It is well-recognized that consumers face many challenges in understanding and applying nutritional guidance for low-calorie sweeteners (LCS). Thus, this research aims to (1) assess how benchmarks for safe levels of consumption of LCS are utilized by researchers, and (2) understand how varying use of such benchmarks may contribute to challenges in understanding and applying nutritional guidance for LCS consumption.
A systematic mapping exercise was employed to characterize when and how acceptable daily intake (ADI) values are used as health-based benchmarks in nutrition research studies that consider the safety of LCS.
Based on results from charting 121 studies, our findings demonstrate that comparisons of LCS intake to an ADI derived by an authoritative body have been made in a diverse set of published literature, varying widely in their objectives, approaches, and populations of interest. The majority of studies compared the ADI to intake in a population under study; these represent the type of comparison that is most consistent with the intent of the ADI. Other applications of the ADI included use as a benchmark in experimental studies, risk-benefit analyses, and metabolism studies.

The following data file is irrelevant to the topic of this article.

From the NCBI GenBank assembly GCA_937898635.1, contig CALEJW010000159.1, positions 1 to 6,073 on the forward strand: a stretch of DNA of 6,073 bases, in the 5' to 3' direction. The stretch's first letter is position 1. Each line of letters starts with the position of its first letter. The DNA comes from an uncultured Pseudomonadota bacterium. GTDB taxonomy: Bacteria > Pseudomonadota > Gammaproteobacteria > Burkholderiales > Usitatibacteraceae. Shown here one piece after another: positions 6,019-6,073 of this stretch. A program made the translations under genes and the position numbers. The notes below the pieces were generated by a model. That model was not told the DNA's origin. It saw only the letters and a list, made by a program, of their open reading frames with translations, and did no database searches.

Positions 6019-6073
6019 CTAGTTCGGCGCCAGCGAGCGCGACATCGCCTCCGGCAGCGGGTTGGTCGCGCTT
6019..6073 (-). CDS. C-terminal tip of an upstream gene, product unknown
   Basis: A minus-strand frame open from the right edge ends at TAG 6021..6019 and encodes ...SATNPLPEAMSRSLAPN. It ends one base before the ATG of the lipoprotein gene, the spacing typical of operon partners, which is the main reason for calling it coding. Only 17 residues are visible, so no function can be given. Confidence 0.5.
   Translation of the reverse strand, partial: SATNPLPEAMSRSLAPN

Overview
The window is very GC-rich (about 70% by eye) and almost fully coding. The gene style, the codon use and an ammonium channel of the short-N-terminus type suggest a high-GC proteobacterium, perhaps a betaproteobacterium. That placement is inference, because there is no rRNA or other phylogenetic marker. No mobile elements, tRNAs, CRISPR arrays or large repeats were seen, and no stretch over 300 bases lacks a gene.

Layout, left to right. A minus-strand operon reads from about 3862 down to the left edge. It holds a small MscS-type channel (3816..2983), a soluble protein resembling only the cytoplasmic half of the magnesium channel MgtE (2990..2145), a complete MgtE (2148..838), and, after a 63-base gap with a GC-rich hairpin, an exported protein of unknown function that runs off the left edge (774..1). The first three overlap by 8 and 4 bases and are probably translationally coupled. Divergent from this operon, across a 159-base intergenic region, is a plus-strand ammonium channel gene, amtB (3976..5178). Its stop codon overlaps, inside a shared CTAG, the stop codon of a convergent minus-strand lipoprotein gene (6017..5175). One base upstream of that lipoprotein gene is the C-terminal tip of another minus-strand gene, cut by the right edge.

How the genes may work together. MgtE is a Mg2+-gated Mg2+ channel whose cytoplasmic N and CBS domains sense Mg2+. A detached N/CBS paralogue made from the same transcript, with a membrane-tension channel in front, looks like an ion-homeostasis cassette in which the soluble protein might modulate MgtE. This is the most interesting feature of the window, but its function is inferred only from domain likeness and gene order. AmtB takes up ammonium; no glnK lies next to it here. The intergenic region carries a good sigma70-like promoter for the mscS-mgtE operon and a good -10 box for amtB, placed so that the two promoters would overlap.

Although most instances of ADI use were reasonable within the context of the individual studies’ objectives, the diversity in use by original-study authors amplifies the continued need for development of “best practices” regarding the use and interpretation of the ADIs in current research. Using comparisons to the ADI can be a helpful way to provide context to research findings. However, in doing so, it is important that researchers utilize the value in a manner specific with its intent, as the ADI is a metric that represents an estimate of the amount of a substance that can be consumed daily over a lifetime without presenting an appreciable risk to health.
This work was supported by the IAFNS Low- and No-Calorie Sweeteners Committee.